Lesson 123b Summary of laws regarding shidduchim part 2

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Lesson #123b

Please verbalize or
have in mind that you are studying this material as a merit for a specific
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Summary of laws regarding shiduchim

Part 2


  1. I’m a bit confused as to what I’m allowed to say and what
    I’m not, regarding shiduchim.  Would you mind summarizing these laws?
  1. Not at all.  There are 4 general categories.  Each
    category has its own set of laws.  The 4 categories are as follows:

    1. Suggesting or advising someone to pursue a possible
    2. Advising someone, or sharing information that will lead someone
      not to pursue a particular shiduch.
    3. Responding to questions about a possible shiduch.
    4. Advising or responding to questions regarding a couple
      who are already engaged.

Today we will discuss category #2.


Important note:  The following are only general
guidelines.  Every situation has its own unique set of circumstances which may
have a bearing on these guidelines.  What you say or don’t say regarding these
matters can have a major impact on the life of others.  Therefore, a
competent halachic authority should be consulted on how to proceed in each
individual situation.

Advising someone, or sharing information that will
lead someone not to pursue a shiduch

If one of the parties has a major shortcoming which the
other party is unaware of, you must inform them.

Here are some examples of major shortcomings that should
be divulged:

  • A serious internal health issue
  • Serious psychological, emotional, or mental issues
  • Heretical beliefs
  • Comes from a promiscuous home

However, before divulging information, the following
conditions must be met.

  • You must clarify that the shortcoming is indeed a major shortcoming
    and not just a weakness.
  • You must not exaggerate the shortcoming for more than it
  • Your intention should be for the benefit of the one whom
    you are informing and not out of hatred for the other party.
  • You must assess whether the one whom you’re informing will
    listen to you.  If you assess that they won’t, you should not inform them.

Note:  Regarding a person who has heretical beliefs, none of
the above conditions are necessary.  Regarding one who comes from a promiscuous
home, the above conditions are also not necessary, with the exception of the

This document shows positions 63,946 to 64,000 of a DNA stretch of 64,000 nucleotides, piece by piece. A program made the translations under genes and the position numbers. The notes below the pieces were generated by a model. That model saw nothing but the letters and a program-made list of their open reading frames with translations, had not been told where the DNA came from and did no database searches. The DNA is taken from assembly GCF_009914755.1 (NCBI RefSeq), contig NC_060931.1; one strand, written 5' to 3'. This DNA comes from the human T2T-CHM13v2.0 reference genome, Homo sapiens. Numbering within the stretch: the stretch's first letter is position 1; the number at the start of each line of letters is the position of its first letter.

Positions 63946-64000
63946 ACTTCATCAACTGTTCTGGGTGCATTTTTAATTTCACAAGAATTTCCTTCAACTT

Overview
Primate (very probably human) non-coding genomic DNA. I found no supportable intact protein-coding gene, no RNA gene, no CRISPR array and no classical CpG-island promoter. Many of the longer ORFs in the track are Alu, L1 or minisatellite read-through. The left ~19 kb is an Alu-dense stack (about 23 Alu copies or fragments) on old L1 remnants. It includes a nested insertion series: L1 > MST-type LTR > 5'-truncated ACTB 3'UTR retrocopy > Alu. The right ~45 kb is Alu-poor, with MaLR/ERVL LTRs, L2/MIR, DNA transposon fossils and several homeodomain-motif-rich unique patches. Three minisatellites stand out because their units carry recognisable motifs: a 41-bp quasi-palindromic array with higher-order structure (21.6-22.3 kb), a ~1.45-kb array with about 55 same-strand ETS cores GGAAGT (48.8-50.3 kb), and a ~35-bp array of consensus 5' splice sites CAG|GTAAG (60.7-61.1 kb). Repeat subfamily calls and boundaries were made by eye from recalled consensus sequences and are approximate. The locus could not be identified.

last one.  If your words will not be heeded, you should refrain from sharing
the information. In all cases, if you only know the information second hand,
you must say so.

Here are some examples of information that you MAY NOT take the initiative to reveal:

  • Something that is not a real shortcoming, even if some
    people might look down upon it.  For example, if one is not “street smart”
    due to his/her wholesome nature, that is not a shortcoming and you may not
    reveal that information, unsolicited.
  • A lack of Torah wisdom.  (It is upon the interested party
    to investigate that matter on their own)
  • Character flaws.  (Unless they are flawed to the extent
    that they will have a detrimental effect on the marriage)
  • Degrading information about a party’s parents or

Important Note:  As you can see, these laws are very
intricate.  One slight change in detail can have a dramatic effect on the
outcome of the law.  It is therefore essential to consult with a competent
halachic authority before revealing any information that can have a negative
impact on a shidduch.


This section is
formatted as a conversation between Oded and Menaseh.   Oded is encouraging his
friend Menaseh to be more careful in guarding his tongue from evil speech.  The
thoughts in this section are primarily based on the sefer, Shmiras Haloshon.

Menaseh:  Yesterday, you explained that The Akaida
was a defining moment for Avraham not so much because he did it, but rather,
because of the tremendous demonstration of love that he displayed in doing it.
You also said that in order to benefit from the merit of our forefathers we
must follow in their footsteps to the best of our ability.  What would be a practical
application of this?

Oded:  Imagine for a moment, Avraham Avinu is considering
removing Yitzchok from his Torah studies so that he may go learn how to make a
comfortable living.  Hashem then comes to Avraham and tells him; don’t remove
Yitzchok from his Torah studies.  Do you think Avraham would heed Hashem’s

Menaseh:  I would imagine so.  He was ready to
sacrifice Yitzchok’s life he would certainly sacrifice Yitzchok’s material comfort
for Hashem.

Oded:  Well that would be then a practical
application of following in our forefathers footsteps.

Menaseh:  But Hashem didn’t command me to sacrifice
my son!

Oded:  He commanded us to teach our son’s Torah and
to follow in his ways.  The same way a doctor has to study many years to become
a doctor, so too, to understand Hashem’s ways one has to study for many years.

Menaseh:  But I have pity on my son and I want him to
have a comfortable life.

Oded:  Removing your son from Torah study is not a
display of mercy but rather of cruelty.

Menaseh:  How is that cruelty?

Oded:  It is cruel to his soul.  By removing him from
learning his soul will remain empty from Torah and Mitzvos.  An empty soul is
much worse than an empty pocket for the soul is eternal while material comfort
is only a temporary condition.

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questions regarding these lessons, feel free to contact Rabbi Faivel Adelman clicking here.


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1) Sefer Chofetz Chaim Sec. 2 Chap. 9

2) Sefer Chofetz Chaim Sec. 2 Chap. 9


Sefer Shmiras Haloshon Sha’ar HaTorah Chap. 8

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